`Saying no' isn't an option for combat soldiers
I agree with The Sun's assertion that "soldiers at war can't pick and choose which orders they'll follow" ("Saying no," editorial, Oct. 19). However, there should be no "serious and potentially mitigating factors." In the military, you obey all lawful orders, period. The military is not a democracy in which individuals and units get to decide which orders to follow.
I agree that there are serious issues with respect to this war. Long deployments of Guard and Reserve units, equipment deficiencies and inadequate training will have to be dealt with if our military is to remain effective in the long run. But this does not excuse troops from following lawful orders under any circumstances.
And the disrespect shown to our armed forces in the statement "and the usual problem of boneheaded officers" does not belong in any editorial.
Whether you agree or disagree with the war, these men and women are putting their lives on the line for us every day, and they deserve better.
Gene C. Parker Jr.
The Sun's editorial "Saying no" (Oct. 19) raises some valid concerns about strategic planning and the equipping of U.S. soldiers currently in combat. All other major U.S. newspaper editorials on the subject of the 343rd Quartermaster Company that I have seen raise similar valid concerns.
However, The Sun's position differs from all others I have seen in one glaring way: It chose to question the competence and integrity of the entire U.S. Army officer corps.
The Sun's stated position that the "usual problem of `boneheaded' officers'" may be partially to blame for this controversy leads me to conclude that The Sun believes incompetence and a measure of stupidity are norms of behavior for the U.S. Army officer corps, rather than an exception.
I have indeed met some fellow officers over the last 16 years that I have served in the Army who I would agree are "boneheads." I will likely meet more in the future. However, they are not at all the norm.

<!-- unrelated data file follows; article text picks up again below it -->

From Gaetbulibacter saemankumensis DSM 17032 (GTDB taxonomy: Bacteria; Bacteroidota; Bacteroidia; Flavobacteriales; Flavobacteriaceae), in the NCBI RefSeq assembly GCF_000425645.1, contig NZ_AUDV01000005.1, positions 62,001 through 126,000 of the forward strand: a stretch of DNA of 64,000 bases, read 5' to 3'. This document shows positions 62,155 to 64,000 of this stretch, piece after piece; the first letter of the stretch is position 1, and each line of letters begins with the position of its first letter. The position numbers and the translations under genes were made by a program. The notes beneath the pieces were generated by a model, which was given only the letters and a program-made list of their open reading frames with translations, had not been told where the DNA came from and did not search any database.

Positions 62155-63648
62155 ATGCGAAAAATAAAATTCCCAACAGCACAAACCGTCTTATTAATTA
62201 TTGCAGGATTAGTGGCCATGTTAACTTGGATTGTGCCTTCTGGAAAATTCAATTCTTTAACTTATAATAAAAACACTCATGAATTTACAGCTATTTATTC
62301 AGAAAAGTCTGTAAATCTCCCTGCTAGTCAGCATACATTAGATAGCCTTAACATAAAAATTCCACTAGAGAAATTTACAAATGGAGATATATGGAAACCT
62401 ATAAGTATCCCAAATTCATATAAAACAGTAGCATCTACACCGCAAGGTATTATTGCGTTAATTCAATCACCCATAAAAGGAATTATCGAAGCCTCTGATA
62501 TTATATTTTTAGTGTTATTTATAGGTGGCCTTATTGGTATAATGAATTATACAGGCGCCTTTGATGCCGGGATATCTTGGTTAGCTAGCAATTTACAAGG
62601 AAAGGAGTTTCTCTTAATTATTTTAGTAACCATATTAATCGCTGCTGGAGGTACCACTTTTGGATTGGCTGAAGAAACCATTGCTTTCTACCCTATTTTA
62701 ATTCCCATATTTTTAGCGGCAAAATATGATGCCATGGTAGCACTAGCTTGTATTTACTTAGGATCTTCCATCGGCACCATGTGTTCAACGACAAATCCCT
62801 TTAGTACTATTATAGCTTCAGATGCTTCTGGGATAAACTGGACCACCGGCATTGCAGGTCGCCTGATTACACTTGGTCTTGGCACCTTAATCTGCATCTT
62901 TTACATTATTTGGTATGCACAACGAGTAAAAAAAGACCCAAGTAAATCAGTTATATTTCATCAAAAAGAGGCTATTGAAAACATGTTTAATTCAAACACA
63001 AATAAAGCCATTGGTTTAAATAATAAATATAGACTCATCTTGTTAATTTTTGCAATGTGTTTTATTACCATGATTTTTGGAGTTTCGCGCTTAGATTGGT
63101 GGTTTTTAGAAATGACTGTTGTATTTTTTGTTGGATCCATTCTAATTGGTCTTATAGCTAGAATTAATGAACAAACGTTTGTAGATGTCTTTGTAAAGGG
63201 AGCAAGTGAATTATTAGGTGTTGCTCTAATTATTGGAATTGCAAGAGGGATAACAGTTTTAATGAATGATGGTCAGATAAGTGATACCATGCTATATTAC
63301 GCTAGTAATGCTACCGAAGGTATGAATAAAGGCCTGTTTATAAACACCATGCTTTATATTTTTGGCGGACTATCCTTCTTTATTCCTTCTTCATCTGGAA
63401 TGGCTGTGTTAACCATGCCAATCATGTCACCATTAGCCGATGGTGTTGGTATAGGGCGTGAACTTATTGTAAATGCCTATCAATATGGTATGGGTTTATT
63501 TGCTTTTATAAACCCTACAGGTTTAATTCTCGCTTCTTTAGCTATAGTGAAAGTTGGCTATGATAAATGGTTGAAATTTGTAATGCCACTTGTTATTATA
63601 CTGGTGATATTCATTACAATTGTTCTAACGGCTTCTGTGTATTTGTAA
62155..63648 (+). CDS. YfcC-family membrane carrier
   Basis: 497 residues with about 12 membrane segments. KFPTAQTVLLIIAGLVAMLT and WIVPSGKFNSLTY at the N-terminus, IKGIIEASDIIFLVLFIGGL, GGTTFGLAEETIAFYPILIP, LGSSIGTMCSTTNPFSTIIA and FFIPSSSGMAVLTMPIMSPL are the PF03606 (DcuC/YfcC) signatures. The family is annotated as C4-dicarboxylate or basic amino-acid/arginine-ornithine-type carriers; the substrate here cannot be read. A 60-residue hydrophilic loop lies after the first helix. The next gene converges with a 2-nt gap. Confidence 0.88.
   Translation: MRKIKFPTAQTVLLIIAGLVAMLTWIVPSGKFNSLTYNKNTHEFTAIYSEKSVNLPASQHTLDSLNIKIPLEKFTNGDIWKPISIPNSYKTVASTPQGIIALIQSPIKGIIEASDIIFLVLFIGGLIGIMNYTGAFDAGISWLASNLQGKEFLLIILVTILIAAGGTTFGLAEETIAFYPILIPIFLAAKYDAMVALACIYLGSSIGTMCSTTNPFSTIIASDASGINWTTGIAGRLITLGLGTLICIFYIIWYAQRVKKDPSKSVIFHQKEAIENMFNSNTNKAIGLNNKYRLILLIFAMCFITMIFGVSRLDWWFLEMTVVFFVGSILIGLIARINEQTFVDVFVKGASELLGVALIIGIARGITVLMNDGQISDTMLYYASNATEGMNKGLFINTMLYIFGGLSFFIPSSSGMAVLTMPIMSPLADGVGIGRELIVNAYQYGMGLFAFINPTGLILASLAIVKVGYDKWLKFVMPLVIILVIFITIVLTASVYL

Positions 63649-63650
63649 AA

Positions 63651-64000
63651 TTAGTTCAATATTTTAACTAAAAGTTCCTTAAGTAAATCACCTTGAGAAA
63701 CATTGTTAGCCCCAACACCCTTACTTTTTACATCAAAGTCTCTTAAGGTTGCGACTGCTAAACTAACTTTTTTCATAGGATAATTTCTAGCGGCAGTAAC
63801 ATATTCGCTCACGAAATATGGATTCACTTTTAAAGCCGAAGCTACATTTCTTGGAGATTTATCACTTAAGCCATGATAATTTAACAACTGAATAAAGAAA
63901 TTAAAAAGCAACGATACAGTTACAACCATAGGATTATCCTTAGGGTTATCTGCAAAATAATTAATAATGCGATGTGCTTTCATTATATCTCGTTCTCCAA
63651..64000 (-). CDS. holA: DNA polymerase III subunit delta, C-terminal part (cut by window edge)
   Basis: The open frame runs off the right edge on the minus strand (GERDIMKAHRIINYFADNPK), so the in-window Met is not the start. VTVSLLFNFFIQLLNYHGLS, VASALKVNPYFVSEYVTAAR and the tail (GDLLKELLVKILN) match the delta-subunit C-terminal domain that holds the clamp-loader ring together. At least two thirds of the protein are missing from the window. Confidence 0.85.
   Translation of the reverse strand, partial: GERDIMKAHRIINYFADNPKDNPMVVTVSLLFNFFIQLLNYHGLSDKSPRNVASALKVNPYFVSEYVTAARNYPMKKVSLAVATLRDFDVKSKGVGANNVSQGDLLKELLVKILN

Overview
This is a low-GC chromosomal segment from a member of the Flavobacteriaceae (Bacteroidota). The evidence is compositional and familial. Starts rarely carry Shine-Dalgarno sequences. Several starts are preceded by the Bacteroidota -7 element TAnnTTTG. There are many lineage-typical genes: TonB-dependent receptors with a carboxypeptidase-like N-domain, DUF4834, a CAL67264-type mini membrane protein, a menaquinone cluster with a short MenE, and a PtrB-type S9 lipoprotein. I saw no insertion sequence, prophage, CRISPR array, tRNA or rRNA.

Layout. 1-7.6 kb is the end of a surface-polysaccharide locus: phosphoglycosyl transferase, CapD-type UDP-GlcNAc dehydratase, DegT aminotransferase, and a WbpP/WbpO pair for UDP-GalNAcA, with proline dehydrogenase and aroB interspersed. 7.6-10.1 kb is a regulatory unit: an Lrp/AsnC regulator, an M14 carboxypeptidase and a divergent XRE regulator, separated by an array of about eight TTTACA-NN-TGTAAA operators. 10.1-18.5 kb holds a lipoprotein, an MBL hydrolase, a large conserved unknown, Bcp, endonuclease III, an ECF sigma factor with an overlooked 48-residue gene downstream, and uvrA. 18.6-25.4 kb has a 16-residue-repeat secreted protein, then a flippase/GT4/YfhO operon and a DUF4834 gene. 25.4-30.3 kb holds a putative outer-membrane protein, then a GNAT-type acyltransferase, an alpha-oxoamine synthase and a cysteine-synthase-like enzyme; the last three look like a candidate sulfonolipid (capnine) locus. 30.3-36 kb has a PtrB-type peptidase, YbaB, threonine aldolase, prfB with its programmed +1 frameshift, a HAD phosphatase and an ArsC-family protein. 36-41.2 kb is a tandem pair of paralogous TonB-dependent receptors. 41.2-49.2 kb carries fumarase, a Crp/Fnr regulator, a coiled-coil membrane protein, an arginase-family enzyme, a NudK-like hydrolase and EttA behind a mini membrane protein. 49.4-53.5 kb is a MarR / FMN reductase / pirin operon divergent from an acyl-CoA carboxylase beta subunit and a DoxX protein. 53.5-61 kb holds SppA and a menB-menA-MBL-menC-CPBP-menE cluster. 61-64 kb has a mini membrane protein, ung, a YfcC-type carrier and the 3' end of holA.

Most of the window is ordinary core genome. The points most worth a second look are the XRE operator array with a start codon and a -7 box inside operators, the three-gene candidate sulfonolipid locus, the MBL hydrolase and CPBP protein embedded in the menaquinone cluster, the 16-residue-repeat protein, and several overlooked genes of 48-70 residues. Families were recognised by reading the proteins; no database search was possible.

I have also served with officers who are among the most brave and brilliant individuals this country can produce.
Their competence is most often underscored by their humility. They are the epitome of a profession grounded in the best values of our country and a code of moral behavior.
Maj. Gary C. Tallman
Land deal insults state taxpayers
Land preservation and the environment concern Gov. Robert L. Ehrlich Jr. when they further his slots agenda, but apparently not when selling, at cost, to a political donor an 836-acre undeveloped woodland tax shelter ("Ehrlich OK'd deal for land," Oct. 20).
Selling this land, at cost, during a real estate boom, with no written guarantee it will be preserved - in the face of a budget shortfall and our dying bay - is an insult to Maryland taxpayers.
While I'm not an ecologist, I'd venture that a survey of the 836 acres in question may show a higher level of biodiversity than a survey of an 800-acre horse farm. And one doesn't need to be an accountant to see potential problems with selling the land without a current appraisal of its value.
Social Security fails to meet rising costs
While The Sun's article "Social Security benefits set to increase 2.7% in January" (Oct. 20) headlines the cost-of-living increase for seniors, it also notes that the sum deducted for Part B of Medicare will increase by 17 percent.
What I saw was that in the first year of the Bush administration's Medicare reform, the cost of medical coverage will rise six times faster than the cost-of-living increase.
Looking ahead, any senior who is a Medicare subscriber and votes to give the Bush administration four more years does so at his or her own peril.
Herman M. Heyn
Seniors contribute to workplace, too
As The Sun's article "Older workers seek security" (Oct. 15) points out, many senior citizens gain a lot from returning to the labor force after retirement. Work can help them meet key financial, emotional and social needs.
I would emphasize, however, that those workers also will increasingly give something vital back as our traditional labor force continues to shrink over the next decade.
The recruitment and retention of older workers can help mitigate that projected shortage of manpower. Their growing participation in the job market should become a heavily traveled two-way street for seniors and employers.
Disloyal reporter earned his ouster
By running a lengthy front-page article on Tuesday ("Sinclair fires D.C. chief who spoke out," Oct. 19) followed by an even longer feature article on Wednesday ("Speaking Out," Oct. 20), The Sun made a cause cM-ilM-hbre of the firing of Jon Leiberman by Sinclair Broadcast Group.
Mr. Leiberman publicly criticized and condemned his employer and its policies, describing their news coverage as "biased" and "not holding up the public trust."